Frieze from the first Picton Monument

Lieutenant general Thomas Picton was apparently, to put it mildly, not a very nice person. Even by the standards of his time, his peers considered his governorship of Trinidad brutal and cruel. It is even said that the Duke of Wellington considered him a “foul-mouthed devil as ever lived”. But he did something that Victorians loved so much that they would build enormous monuments to its posterity: he got himself killed in a heroic charge and, even better, at the Battle of Waterloo against Napoleonic French troops. So it was inevitable that a monument would be built in his remembrance, including a spectacular carved stone frieze depicting his death. An original version of that frieze is on display at Carmarthenshire Museum, so when I went to see it I just had to make a simple fan-art 3D scan for digital use.

The Picton Monument frieze in Carmarthenshire Museum

Quick summary of this 3D creation
Overview: A fan-art 3D scan of a carved stone Picton Monument frieze.
Location: Carmarthenshire Museum, Abergwili, Carmarthen, Wales [map].
Date/era: Victorian, 1840s.
Software used: Kiri Engine, MeshmixerBlender.
Intended use: Digital only.
Download: Sketchfab page (non-commercial license).

I made the scan using 82 12mp smartphone photos and the excellent Kiri Engine Android app. I set the quality for both mesh and texture details to medium, as I didn’t want the file size to get out of hand with such a large frieze. Then I reoriented and trimmed the 3D model in Meshmixer before opening it in Blender to decimate the mesh to around a quarter of original quality. That left me with a sensible file size and a quality still usable for digital imagery. You can see it on Sketchfab below (click the play button to load the model and view it in 3D).

The Picton Monument frieze on Sketchfab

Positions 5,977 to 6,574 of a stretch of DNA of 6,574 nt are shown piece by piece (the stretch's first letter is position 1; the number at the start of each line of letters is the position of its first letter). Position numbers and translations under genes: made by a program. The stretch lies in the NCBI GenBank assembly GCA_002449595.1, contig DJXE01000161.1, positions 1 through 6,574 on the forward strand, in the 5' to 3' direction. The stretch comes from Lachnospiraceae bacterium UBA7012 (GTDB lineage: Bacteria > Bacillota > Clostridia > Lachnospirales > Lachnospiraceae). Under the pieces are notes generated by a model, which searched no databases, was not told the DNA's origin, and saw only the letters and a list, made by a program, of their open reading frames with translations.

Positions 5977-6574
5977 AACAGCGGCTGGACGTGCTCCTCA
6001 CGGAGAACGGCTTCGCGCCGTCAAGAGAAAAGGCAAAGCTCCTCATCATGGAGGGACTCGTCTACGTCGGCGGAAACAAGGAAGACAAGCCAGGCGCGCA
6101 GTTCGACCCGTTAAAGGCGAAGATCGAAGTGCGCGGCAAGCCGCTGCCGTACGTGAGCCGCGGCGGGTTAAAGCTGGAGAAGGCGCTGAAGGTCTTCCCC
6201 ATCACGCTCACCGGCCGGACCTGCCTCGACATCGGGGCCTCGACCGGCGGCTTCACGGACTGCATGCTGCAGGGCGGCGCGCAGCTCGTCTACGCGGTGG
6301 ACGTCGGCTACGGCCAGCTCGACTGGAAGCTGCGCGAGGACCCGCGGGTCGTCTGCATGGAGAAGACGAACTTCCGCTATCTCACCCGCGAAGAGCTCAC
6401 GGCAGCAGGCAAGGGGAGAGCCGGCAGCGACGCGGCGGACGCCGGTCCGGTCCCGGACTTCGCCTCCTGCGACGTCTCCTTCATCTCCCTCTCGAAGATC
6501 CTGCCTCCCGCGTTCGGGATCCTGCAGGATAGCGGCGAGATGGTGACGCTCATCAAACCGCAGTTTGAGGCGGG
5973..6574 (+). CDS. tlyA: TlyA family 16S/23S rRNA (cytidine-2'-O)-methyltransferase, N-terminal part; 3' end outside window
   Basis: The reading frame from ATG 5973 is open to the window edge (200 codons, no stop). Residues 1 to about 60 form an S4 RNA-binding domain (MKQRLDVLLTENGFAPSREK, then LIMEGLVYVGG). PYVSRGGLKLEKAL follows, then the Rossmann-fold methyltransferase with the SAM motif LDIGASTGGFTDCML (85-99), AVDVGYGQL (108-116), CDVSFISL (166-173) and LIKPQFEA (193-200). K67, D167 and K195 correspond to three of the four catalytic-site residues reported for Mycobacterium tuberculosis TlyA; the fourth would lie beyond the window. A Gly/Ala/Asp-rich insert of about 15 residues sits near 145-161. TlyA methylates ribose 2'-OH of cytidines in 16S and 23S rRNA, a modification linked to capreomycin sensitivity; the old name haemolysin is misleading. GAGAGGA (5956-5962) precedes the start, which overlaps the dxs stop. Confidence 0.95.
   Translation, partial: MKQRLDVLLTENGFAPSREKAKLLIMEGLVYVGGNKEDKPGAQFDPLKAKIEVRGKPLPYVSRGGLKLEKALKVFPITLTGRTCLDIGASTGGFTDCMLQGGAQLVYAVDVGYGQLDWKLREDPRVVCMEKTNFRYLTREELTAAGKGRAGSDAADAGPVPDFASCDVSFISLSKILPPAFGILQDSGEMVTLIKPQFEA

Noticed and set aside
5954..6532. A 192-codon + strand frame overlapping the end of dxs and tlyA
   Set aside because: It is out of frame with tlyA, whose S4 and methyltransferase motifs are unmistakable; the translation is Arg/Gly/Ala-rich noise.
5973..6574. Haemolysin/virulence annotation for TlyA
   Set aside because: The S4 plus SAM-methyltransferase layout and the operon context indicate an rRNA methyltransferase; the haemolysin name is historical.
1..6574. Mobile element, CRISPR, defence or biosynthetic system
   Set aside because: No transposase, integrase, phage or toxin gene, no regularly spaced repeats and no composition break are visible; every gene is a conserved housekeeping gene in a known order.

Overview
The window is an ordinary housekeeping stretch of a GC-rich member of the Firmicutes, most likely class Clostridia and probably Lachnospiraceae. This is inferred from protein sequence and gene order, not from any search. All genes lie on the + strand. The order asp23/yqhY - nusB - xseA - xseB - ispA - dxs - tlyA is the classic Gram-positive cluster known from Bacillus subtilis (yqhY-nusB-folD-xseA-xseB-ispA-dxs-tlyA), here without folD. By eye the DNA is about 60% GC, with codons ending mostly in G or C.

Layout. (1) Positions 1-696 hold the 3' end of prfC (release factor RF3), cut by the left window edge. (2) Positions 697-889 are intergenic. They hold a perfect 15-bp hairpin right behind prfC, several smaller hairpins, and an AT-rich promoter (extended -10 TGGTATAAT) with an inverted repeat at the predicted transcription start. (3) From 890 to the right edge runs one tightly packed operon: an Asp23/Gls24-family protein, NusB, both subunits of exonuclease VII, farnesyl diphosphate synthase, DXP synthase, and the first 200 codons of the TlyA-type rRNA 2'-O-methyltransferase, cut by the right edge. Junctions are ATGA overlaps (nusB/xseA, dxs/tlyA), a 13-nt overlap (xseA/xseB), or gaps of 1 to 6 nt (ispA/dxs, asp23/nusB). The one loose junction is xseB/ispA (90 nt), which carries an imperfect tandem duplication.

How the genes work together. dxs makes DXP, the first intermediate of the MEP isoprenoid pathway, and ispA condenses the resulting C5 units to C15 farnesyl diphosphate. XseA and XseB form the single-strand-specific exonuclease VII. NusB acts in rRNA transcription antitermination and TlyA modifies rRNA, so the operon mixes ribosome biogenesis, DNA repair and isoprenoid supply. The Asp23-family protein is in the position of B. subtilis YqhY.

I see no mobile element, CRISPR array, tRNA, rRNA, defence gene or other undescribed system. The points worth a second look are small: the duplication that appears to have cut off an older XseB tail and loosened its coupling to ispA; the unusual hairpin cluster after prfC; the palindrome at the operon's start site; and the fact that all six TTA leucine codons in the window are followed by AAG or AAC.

If you want to know more about the history of the frieze, as well as stating it was donated by Carmarthenshire Antiquarian Society and Major W. K. Buckley, the museum information sign tells us:

“Frieze from the original Picton Monument. It shows the death of General Picton at the battle of Waterloo in 1815. Picton is seen falling from his horse into the arms of a soldier of the Highland Division. The first Picton Monument was built by public subscription in 1827. It was designed by John Nash, with decoration by E. H. Baily. Its local builder was Daniel Mainwaring. The monument was 23 metres tall. Relief scenes set into the monument’s base showed Picton’s attack on Badajoz and his death. The monument was demolished in 1846 because it was unsafe and unfashionable. It was replaced by the present obelisk. The earlier monument was broken up and given back to its subscribers. This frieze is probably a replacement ordered by E. H. Baily in the 1840s and never used. It became part of a garden wall in Johnstown, Carmarthen until it was given to the museum in 1978. In 1988, the second Picton Monument was rebuilt. General Picton’s Waterloo medal, a set of coins and a plaque were recovered and given to the museum.”

So regardless of what we can say about the man himself, his monument is an important piece of history and commemorates also the soldiers who fell in battle with him. And I hope you enjoyed reading about it too 🙂